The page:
Unable to adopt right now? Consider fostering
PAWS is able to help hundreds of cats and dogs find new homes each year because of the generosity of its foster families. They provide temporary loving, caring, and safe environments for animals, as well as valuable feedback on animal behavior and health.
You do not need professional experience to become a PAWS foster parent. All it takes is a loving heart, basic knowledge about the type of animal you will foster, good observation skills, and a desire to help companion animals.
To apply to the PAWS Foster Program, start by filling out the Online Foster Application. Once completed and submitted, you will be contacted to go over your application, and we will work with you to find an appropriate foster match.
Foster Questions, Foster Answers
How long will I have my foster pet?
As a non-euthanasia shelter, PAWS works for as long as it takes to find permanent homes for its animals. That can mean a week, a month, or even a year. However, PAWS will make other living arrangements for animals when foster parents feel they are becoming too attached or they need a break.
How do people who want to adopt meet PAWS animals?
Each weekend, foster families bring their animals to the PAWS Adoption Center, with cat drop-off on Friday evenings or Saturday mornings and pickup on Sunday afternoons. Dogs are brought to the Center by appointment.
Can I select my foster animal?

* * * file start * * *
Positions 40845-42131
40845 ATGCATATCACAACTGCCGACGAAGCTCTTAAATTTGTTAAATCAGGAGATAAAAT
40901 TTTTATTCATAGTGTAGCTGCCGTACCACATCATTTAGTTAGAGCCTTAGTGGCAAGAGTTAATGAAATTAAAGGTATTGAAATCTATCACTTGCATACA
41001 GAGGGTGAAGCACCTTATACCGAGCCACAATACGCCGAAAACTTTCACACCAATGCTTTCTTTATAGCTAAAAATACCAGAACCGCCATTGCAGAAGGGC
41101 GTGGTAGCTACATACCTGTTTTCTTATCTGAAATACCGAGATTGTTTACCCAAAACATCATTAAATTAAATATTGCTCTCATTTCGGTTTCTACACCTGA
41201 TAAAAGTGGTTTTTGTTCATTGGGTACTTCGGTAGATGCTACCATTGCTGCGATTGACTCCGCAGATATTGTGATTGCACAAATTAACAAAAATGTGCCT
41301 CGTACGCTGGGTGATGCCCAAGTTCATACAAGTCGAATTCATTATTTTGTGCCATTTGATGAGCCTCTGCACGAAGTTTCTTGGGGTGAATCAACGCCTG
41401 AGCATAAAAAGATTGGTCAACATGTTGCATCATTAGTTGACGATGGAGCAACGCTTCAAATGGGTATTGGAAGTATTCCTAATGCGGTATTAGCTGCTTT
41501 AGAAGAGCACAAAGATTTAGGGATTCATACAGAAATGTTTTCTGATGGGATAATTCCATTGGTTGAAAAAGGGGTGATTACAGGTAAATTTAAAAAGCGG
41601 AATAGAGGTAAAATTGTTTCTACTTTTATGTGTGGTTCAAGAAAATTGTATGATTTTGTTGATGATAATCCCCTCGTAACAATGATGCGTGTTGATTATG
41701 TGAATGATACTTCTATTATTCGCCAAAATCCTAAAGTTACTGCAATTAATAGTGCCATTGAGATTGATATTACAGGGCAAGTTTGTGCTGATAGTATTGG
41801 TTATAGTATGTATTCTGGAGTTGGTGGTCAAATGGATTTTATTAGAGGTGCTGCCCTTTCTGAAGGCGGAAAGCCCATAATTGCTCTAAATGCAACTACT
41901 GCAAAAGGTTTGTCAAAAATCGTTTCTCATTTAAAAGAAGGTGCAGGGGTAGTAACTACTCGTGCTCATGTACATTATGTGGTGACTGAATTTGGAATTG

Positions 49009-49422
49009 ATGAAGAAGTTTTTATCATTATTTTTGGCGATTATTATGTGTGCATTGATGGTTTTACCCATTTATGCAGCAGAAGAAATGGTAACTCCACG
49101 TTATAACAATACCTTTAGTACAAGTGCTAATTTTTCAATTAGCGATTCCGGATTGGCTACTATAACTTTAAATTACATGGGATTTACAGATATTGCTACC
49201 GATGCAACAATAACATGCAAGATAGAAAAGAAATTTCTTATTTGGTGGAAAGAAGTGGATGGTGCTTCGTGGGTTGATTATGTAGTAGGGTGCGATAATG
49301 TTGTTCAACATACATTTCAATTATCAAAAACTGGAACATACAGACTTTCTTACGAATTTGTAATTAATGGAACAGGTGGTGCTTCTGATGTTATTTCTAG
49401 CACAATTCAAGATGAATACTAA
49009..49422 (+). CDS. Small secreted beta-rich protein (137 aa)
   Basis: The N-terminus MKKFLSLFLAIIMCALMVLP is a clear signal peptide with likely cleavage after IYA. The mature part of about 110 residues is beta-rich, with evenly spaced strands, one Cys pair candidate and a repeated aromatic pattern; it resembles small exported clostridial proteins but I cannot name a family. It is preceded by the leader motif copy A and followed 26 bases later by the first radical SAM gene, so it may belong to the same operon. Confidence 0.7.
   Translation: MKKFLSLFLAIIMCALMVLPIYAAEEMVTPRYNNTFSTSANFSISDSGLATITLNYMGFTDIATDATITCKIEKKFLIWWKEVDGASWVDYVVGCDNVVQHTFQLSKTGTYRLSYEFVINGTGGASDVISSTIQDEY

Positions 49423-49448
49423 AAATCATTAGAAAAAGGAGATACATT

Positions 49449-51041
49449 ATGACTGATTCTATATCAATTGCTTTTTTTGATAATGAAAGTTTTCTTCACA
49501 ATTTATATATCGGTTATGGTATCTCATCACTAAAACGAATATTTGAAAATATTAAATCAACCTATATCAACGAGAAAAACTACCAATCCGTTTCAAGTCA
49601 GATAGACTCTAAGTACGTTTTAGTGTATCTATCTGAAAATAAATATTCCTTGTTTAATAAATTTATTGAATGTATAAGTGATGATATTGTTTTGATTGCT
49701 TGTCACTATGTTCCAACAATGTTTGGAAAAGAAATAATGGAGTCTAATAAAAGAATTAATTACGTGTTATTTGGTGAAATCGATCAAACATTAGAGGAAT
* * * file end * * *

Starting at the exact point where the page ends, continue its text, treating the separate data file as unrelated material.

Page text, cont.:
You decide what type of animal your home and lifestyle can manage, with the option of specifying size, sex, breed, and other characteristics.
Can I foster more than one animal at a time?
PAWS may limit the number of foster animals in a house.
Can foster families have other pets?
Yes, as long as all pets in a foster home are spayed or neutered with all the necessary vaccinations. For cats, that includes rabies, distemper, and Feline Leukemia. For dogs: distemper, rabies, parvo, and bordatella.
Can I foster an animal that I have surrendered to PAWS?
In many situations, yes. All PAWS foster families, including those who have rescued or previously owned the pet they wish to foster, must agree to all PAWS foster home policies and protocol. This includes but is not limited to: bringing the animal to PAWS for regular public showings, keeping the dog/cat indoors as a member of the family, and deferring all medical, behavioral, and placement decisions to PAWS. Animals are considered PAWS foster animals after the owner/rescuer has completed in-person surrender paperwork with an intake volunteer or PAWS staff member.
Is it hard to let them go?
Of course, but it's rewarding to know that you've made a difference in the life of an animal. At any given time there can be between 100 and 200 cats and 20 to 30 dogs waiting to become PAWS animals. With more foster families, PAWS can help even more animals.